Yet, at the same time, we should recognize that this pursuit of excellence can, if we are not careful, contribute to the development of this Pelagian pathology.  It can contribute to the belief that the wonderful things I and others do are due to ourselves, that we alone deserve the praise and that those who don’t achieve—and those who have not had the opportunity to achieve—are worthy of our indifference, and perhaps even our contempt.

In July, Pope Francis made his first official trip outside Rome to travel to an island in the Mediterranean called Lampedusa. It is the port of entry for immigrants, mainly from Africa, who seek to come to Europe to live a better life.  It is common for poor migrants to board makeshift rafts in the quest for a better life in Europe, and then to have their vessels capsize and for them to drown at sea.  As the Pope said, their “vehicles of hope . . . become vehicles of death”.  The Pope mourned a number who had been killed in recent weeks, to the general indifference of the world.  The Pope’s purpose, he said, was to “challenge our consciences”.

Pope Francis spoke of Adam’s sin, which, at its heart, was the sin of believing that “he could be powerful, able to control everything, to be God.”  This attitude is at the heart of what I am calling Pelagian spiritual pathology:  it is making oneself the ultimate object of hope and praise.

And this pathology of Adam, the Pope noted, led to another sin: the murder of Able, Adam’s son, by his brother Cain.  “Cain, where is your brother?” God asks in the Book of Genesis.  “Am I my brother’s keeper?” Cain replies. Someone who believes himself all powerful and self-sufficient can be deaf to the needs of others. And that leads to a culture of comfort and self-satisfaction that is indifferent to others.  And, on a global scale, it can lead to what Pope calls the “globalization of indifference”—a spiritual pathology on a global scale.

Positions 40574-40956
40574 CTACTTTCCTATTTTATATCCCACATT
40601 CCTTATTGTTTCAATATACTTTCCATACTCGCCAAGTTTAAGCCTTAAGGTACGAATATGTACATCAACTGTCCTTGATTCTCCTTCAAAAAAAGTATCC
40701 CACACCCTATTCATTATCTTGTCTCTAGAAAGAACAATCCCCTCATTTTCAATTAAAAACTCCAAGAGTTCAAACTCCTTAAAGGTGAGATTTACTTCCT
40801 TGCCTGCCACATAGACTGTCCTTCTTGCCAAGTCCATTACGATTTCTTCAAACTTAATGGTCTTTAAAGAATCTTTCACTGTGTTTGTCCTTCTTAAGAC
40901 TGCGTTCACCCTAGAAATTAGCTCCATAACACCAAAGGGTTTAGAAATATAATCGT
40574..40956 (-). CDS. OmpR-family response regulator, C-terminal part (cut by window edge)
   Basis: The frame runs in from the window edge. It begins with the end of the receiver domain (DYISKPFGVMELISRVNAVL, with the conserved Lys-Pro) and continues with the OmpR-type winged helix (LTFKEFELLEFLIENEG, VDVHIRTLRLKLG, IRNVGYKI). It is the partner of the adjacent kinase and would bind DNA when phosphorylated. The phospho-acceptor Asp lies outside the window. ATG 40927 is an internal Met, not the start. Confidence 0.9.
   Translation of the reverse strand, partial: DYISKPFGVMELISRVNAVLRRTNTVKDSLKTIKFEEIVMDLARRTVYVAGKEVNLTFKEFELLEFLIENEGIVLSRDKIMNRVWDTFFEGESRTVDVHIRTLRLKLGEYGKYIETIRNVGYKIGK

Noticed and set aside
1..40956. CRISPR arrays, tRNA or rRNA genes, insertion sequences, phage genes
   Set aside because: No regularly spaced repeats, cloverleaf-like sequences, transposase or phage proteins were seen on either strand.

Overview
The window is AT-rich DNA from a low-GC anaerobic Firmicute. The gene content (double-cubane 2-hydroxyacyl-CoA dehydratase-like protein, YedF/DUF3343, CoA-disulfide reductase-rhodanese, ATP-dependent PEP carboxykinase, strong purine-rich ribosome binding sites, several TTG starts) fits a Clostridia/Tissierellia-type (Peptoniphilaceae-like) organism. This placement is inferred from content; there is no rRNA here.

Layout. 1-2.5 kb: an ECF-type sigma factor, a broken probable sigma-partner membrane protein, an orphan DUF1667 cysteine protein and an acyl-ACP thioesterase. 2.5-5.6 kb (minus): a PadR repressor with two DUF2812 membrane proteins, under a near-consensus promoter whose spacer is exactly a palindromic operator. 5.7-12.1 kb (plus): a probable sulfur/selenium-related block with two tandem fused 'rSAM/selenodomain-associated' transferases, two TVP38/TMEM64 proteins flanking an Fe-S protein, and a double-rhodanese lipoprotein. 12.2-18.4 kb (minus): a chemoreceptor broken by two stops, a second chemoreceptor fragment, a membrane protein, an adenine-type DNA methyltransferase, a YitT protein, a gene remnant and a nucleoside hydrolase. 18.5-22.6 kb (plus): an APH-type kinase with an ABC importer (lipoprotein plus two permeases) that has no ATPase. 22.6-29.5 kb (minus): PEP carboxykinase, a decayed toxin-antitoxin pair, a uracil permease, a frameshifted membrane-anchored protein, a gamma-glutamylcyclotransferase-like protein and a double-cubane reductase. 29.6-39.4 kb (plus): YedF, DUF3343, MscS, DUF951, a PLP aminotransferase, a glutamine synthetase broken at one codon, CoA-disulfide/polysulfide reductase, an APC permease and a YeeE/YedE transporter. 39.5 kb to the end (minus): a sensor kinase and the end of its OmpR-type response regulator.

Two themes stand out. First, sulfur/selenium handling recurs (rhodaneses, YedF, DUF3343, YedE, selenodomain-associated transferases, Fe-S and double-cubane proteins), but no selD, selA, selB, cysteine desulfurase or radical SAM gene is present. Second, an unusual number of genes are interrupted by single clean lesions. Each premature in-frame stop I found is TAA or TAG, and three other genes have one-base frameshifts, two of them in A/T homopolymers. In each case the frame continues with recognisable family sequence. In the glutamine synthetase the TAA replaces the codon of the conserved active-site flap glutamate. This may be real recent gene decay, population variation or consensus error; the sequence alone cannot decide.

And so we need, at the start of this academic year, to celebrate the Mass of the Holy Spirit.  We need to ask the help of God’s spirit so that we can learn, grow, and discover in the coming year.  But we also need to remind ourselves that all the good that we have done and are now capable of doing are, in very large part, God’s gift to us.  So our achievements should lead, not to our own glorification, but to praise of and gratitude to God.

And, as people grateful to God for our gifts, we should seek to be gracious to others.  We should treat the struggles, tragedies, and suffering of others not with indifference, but with compassion and care.  Our call is to transform the globalization of indifference into the globalization of compassion and solidarity.

As we begin the year at this Mass of the Holy Spirit, let us pray that this year is full of discovery, growth, the building of community, and many, many good works, but that we never fall to the temptation of thinking that we alone are the objects of praise for our accomplishments.  Let us pray  that we never lose concern for, compassion for, those who are less fortunate than we are or who have not accomplished what we accomplish, and that we do all we can to be agents of the globalization of humble gratitude and solidarity.

Let us dream dreams and see visions.  Let us pray: Lord, pour out your spirit upon us. 

Rev. John I. Jenkins, C.S.C.
President, University of Notre Dame